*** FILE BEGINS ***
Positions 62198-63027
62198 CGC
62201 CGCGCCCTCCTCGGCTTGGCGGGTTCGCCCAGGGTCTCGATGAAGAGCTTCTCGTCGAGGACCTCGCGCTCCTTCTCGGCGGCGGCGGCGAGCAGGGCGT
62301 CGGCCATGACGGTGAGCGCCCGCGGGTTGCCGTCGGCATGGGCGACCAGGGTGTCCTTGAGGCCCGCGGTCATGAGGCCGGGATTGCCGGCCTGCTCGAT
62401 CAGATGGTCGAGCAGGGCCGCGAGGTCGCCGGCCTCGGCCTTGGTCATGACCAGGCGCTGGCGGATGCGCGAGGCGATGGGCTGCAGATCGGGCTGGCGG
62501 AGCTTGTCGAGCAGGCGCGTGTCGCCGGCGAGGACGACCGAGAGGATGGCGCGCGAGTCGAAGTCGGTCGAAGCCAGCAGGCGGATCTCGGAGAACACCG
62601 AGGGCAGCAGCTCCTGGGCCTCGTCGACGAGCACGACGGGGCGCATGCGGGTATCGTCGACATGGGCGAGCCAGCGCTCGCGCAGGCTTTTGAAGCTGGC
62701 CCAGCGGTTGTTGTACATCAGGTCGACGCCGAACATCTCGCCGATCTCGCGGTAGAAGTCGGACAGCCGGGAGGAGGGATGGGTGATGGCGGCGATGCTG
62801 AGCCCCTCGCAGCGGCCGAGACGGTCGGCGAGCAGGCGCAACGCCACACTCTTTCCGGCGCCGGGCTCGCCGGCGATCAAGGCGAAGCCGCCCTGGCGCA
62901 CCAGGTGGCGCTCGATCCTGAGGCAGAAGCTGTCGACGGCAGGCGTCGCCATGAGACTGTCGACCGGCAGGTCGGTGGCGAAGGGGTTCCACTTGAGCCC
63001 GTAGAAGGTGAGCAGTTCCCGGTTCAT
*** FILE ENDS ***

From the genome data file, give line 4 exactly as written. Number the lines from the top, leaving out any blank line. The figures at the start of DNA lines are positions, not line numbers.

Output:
62301 CGGCCATGACGGTGAGCGCCCGCGGGTTGCCGTCGGCATGGGCGACCAGGGTGTCCTTGAGGCCCGCGGTCATGAGGCCGGGATTGCCGGCCTGCTCGAT